North Korea's Kim Jong-un bans sarcasm, does the world a favour, but still gets no respect
What better thing to ban then, than sarcasm? So, North Korea's Supreme Leader Kim Jong-un did just that
Over two decades ago, in a time when advertisement breaks between television shows weren't designed solely for the purpose of making viewers want to find the nearest sharp object and poke out their eyes (oh, only us?), Cartoon Network used to fill in the gap between shows with such quality content as the "Cartoon Network Thing To Do".
Don't remember it?
Well, the premise was incredibly simple:
And among said things for you to do were assignments like this one:
We're not going to comment on whether or not Supreme Leader of the Democratic People's Republic of Korea (known to most of us as simply North Korea) Kim Jong-un actually followed up on the 'thing to do' above, but we're certain he's a keen adherent of the philosophy of Cartoon Network's 'Thing To Do".
But wait, why is he watching decades-old Cartoon Network, you may well ask.
It's because television today is heartless, cruel and devoid of the sort of playful fun that marked TV programming in the decades gone by. Today, you only have shows about computer hackers, corrupt politicians, murderers, lawyers and such-like. Not to mention the fact that every second TV show, film or news anchor spares no opportunity to mock Kim. Let's be fair, it's true.
So, to distract from all this horrible tarnishing of his good name, Kim has been taking comfort in television from the good ol' days. And as it turns out, the most recent "Thing To Do" was to ban something. What better thing to ban then, than sarcasm? And so, Kim did just that. Aside from the fact that it's a good way of protecting himself and his people from America (don't ask), sarcasm never really helped anyone.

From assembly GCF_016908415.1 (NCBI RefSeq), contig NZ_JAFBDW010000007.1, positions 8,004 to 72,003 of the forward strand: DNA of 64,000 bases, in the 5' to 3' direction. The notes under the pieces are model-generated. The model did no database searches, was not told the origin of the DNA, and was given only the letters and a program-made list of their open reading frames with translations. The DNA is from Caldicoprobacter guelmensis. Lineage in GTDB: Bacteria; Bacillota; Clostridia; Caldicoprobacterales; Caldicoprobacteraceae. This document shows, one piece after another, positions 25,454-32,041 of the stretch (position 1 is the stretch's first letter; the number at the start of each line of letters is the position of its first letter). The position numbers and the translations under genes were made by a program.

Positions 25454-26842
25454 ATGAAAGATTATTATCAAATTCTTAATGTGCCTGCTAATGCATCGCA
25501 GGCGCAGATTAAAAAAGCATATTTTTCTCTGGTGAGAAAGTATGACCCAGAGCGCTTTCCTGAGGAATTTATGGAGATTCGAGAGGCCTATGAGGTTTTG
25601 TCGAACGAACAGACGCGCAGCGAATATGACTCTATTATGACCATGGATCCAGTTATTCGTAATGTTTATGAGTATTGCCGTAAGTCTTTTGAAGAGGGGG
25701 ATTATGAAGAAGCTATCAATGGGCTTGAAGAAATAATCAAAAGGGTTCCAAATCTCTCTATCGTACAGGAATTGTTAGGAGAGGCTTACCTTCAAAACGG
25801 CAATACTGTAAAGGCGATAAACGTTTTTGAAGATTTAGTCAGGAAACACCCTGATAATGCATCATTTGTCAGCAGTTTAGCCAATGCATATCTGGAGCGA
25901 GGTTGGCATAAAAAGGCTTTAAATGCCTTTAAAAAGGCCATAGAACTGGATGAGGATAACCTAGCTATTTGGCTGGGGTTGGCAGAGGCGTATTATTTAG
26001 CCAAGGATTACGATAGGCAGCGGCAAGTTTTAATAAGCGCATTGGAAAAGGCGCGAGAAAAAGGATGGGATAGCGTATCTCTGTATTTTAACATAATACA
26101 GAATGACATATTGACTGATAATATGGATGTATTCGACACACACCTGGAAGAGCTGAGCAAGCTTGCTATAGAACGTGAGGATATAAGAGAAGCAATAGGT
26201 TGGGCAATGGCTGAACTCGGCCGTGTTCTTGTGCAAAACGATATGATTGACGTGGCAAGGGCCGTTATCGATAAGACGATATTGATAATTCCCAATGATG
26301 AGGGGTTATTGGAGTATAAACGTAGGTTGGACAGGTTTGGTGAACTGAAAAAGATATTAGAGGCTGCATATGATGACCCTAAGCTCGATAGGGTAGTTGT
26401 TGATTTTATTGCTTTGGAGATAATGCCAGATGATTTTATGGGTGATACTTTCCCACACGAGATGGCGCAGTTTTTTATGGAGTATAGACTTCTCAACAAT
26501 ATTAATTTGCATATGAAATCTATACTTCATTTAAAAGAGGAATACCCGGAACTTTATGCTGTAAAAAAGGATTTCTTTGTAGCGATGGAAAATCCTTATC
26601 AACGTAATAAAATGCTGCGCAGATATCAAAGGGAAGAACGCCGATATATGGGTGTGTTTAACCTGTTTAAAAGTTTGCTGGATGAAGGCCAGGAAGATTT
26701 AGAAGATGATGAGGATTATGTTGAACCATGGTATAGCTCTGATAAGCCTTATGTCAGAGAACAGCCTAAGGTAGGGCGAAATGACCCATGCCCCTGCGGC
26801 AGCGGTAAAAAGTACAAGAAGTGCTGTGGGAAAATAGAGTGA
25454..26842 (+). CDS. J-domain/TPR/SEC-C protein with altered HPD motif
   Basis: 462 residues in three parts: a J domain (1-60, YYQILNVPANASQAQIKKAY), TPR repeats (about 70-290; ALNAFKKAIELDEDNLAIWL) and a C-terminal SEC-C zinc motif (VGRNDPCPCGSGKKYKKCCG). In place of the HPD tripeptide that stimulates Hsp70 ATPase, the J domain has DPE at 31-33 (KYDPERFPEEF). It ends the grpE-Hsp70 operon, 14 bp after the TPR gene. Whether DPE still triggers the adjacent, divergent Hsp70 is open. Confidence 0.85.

Look at Chandler Bing from that thankfully concluded — but one that is strangely still broadcast everyday on television — TV show that was Friends. There's a good reason he's as reviled as he is. Or at least should be.
But, as with every one of our dispatches, we digress.
Back to the topic and hand, and thanks to some slick work from our good friend E Snowden (no, that's too obvious, let's just call him Edward S), we got our hands on a trail of SMS messages between Kim and a member of the country's Ministry of Foreign Affairs in the wake of this sarcasm ban.
Being the sort of astute readers you are, you will undoubtedly wonder at this point: Why the Ministry of Foreign Affairs?
We're so glad you asked.
You see, the topic of humour used to be under the purview of the Ministry of Culture once upon a time, but then its charge was handed to the Ministry of Agriculture. Kim deemed the agriculture ministry — made of serious ministers unlike those party animals in the culture ministry — far more capable of handling such an important issue. Unfortunately, under its watch, jokes began to turn increasingly corny (feel free to groan) and the agriculture ministry's notion of humour had become something very alien to North Koreans. So alien that the issue had to be entrusted to the foreign ministry.
Now here's that intercept provided by our good friend who may or may not be fictitious:
And there you have it. The Supreme Leader has made his views known and we're sure the ministry official got the message as loudly and clearly as he needed. Best of all, it's one more thing for Kim to strike of his "Things To Do" list and add it to another list. This one:
The North is under international sanctions for its nuclear weapons and ballistic missile programmes, which it says it needs to defend against a US invasion
The North Korean missile tests came as Chinese Foreign Minister Wang Yi was in Seoul
On Monday, the state-run Korean Central News Agency reported that the tests of the new missiles showed they can hit targets 1,500 kilometers (930 miles) away.